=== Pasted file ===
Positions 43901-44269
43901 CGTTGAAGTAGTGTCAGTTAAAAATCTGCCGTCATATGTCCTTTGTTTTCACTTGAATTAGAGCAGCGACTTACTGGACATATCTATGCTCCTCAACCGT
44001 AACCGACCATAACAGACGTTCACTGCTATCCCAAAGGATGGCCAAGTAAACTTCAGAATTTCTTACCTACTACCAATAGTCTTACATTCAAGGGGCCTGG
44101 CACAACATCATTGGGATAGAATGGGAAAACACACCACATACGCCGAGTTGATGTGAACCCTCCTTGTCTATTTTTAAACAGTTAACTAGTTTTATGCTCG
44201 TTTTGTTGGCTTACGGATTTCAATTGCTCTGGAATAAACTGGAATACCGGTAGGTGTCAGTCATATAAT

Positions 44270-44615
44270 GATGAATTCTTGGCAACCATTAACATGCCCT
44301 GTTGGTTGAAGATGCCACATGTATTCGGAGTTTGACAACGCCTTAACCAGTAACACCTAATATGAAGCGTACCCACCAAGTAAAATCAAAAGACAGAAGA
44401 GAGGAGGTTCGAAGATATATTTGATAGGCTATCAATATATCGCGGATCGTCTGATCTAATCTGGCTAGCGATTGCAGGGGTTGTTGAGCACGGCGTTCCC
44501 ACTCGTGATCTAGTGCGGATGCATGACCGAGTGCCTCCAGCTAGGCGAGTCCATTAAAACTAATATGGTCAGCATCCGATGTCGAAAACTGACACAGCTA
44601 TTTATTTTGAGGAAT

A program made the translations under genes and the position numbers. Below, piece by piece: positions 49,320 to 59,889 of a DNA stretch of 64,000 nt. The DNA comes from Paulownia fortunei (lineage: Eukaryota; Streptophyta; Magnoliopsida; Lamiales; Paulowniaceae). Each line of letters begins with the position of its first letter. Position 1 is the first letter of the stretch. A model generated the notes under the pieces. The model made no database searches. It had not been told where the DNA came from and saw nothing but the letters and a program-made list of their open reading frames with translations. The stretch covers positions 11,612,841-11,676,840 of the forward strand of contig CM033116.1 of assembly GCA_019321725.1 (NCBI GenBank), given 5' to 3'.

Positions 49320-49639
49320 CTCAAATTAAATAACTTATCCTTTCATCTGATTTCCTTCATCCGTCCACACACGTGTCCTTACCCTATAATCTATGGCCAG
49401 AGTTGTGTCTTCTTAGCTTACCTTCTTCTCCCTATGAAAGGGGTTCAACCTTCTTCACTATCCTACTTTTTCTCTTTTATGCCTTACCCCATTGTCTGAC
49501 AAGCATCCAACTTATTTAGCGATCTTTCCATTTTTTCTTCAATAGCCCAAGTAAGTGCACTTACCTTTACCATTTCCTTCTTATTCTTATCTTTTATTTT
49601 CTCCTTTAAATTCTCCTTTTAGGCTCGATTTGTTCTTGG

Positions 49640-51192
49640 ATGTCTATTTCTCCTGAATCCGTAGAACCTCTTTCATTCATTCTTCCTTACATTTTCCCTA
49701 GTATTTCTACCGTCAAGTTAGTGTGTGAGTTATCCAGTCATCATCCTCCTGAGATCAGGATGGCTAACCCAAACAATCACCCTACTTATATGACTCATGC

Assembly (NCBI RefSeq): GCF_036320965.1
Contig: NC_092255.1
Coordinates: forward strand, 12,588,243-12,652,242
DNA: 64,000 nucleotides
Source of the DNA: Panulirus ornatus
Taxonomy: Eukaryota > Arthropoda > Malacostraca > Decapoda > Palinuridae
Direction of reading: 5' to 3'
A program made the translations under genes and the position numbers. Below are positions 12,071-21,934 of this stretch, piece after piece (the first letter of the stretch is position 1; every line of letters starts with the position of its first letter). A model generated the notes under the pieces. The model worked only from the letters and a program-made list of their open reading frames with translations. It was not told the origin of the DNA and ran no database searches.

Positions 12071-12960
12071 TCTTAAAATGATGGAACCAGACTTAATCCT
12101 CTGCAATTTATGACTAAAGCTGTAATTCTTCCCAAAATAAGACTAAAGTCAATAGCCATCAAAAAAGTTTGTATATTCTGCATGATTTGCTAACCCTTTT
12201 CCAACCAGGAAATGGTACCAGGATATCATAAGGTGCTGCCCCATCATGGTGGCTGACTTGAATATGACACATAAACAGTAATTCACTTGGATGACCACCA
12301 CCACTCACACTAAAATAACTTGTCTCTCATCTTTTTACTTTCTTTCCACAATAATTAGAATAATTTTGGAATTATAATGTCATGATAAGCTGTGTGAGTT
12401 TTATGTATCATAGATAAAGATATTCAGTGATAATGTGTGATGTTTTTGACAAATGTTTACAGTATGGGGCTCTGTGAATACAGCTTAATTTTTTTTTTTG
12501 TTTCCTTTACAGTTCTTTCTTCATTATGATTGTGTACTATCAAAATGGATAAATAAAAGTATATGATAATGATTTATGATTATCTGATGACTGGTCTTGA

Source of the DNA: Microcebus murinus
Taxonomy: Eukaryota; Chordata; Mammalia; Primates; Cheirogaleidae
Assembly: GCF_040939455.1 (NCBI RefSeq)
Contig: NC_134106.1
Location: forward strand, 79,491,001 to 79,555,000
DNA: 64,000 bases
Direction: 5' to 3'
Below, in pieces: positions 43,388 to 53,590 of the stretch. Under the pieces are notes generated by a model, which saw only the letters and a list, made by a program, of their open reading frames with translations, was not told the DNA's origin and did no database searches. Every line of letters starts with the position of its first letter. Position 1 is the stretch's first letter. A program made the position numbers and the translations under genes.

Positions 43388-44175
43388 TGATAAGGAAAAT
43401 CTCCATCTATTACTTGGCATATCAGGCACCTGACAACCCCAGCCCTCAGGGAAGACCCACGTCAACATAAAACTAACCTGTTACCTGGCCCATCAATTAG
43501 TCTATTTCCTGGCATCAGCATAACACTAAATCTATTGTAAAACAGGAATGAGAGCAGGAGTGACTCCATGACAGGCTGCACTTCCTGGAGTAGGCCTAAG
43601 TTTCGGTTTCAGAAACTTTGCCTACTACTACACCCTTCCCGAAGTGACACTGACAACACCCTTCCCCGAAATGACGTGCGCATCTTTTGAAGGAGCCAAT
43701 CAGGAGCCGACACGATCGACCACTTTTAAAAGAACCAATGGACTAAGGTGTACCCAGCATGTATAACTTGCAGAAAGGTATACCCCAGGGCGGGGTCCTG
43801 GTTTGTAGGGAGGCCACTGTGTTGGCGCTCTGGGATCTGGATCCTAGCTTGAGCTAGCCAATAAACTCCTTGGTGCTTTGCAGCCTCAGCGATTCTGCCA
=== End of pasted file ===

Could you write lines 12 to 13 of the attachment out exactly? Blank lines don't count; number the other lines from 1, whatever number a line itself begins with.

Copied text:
A program made the translations under genes and the position numbers. Below, piece by piece: positions 49,320 to 59,889 of a DNA stretch of 64,000 nt. The DNA comes from Paulownia fortunei (lineage: Eukaryota; Streptophyta; Magnoliopsida; Lamiales; Paulowniaceae). Each line of letters begins with the position of its first letter. Position 1 is the first letter of the stretch. A model generated the notes under the pieces. The model made no database searches. It had not been told where the DNA came from and saw nothing but the letters and a program-made list of their open reading frames with translations. The stretch covers positions 11,612,841-11,676,840 of the forward strand of contig CM033116.1 of assembly GCA_019321725.1 (NCBI GenBank), given 5' to 3'.

Positions 49320-49639